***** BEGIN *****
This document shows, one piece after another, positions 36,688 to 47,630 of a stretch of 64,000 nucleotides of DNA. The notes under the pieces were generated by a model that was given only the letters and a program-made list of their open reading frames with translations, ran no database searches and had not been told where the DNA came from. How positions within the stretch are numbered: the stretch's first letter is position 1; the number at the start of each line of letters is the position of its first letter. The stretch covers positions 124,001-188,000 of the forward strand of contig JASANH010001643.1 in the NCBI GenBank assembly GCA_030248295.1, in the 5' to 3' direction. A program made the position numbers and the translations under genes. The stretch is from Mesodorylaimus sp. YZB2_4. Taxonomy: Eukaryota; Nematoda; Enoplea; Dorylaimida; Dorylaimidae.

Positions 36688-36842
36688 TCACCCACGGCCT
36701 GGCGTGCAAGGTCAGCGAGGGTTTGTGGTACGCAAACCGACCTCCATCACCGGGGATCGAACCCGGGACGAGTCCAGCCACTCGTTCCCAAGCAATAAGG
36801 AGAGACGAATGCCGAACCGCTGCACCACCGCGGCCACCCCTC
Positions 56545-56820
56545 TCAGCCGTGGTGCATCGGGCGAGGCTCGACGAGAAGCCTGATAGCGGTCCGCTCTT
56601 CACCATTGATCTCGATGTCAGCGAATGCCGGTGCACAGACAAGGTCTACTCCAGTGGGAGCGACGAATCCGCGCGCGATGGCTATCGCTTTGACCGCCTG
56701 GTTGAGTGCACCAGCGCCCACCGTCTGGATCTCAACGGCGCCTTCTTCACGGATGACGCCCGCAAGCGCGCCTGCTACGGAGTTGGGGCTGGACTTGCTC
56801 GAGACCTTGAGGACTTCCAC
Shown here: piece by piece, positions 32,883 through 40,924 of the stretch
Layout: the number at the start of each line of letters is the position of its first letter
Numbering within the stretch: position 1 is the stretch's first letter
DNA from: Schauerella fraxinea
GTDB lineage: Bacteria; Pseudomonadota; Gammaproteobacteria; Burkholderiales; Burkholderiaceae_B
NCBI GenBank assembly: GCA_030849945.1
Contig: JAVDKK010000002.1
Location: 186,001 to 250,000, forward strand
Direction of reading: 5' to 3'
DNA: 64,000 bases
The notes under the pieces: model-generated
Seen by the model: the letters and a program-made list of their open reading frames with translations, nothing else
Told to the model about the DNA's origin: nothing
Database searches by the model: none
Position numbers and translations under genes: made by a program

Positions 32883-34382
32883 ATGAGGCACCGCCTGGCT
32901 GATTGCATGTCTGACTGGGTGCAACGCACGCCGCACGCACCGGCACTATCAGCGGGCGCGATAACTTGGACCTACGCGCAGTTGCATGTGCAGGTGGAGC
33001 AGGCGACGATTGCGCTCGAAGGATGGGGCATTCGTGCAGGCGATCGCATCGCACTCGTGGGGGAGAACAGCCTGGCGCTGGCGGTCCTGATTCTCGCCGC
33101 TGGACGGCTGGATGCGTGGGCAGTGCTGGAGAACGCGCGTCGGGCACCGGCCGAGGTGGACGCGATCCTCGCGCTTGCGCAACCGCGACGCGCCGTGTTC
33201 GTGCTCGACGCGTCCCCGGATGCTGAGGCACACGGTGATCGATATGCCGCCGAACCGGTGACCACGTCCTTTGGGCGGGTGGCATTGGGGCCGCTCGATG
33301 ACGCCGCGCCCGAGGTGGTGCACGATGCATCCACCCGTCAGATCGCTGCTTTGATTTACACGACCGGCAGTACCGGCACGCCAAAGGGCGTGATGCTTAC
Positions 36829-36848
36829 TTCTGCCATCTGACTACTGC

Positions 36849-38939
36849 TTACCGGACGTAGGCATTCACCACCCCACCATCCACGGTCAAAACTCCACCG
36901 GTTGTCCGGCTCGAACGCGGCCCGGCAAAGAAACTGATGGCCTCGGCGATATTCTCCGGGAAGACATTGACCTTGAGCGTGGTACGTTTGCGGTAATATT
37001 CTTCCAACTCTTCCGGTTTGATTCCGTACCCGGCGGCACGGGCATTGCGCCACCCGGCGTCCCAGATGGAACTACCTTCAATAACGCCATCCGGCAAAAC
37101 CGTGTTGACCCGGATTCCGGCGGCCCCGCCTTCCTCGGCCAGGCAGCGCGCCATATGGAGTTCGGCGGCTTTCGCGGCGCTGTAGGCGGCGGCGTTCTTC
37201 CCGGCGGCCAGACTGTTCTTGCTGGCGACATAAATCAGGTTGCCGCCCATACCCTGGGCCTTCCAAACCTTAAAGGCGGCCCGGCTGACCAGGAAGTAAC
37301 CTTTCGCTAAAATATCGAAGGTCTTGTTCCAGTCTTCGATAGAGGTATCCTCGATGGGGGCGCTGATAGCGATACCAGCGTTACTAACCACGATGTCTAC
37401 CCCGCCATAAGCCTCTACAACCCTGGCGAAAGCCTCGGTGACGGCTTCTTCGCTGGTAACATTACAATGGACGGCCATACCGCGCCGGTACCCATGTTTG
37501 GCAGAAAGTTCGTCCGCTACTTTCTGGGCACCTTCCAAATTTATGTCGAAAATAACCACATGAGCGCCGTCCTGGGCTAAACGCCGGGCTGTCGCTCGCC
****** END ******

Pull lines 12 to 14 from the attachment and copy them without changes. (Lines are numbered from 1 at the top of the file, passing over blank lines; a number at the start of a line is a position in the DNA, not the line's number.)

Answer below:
Layout: the number at the start of each line of letters is the position of its first letter
Numbering within the stretch: position 1 is the stretch's first letter
DNA from: Schauerella fraxinea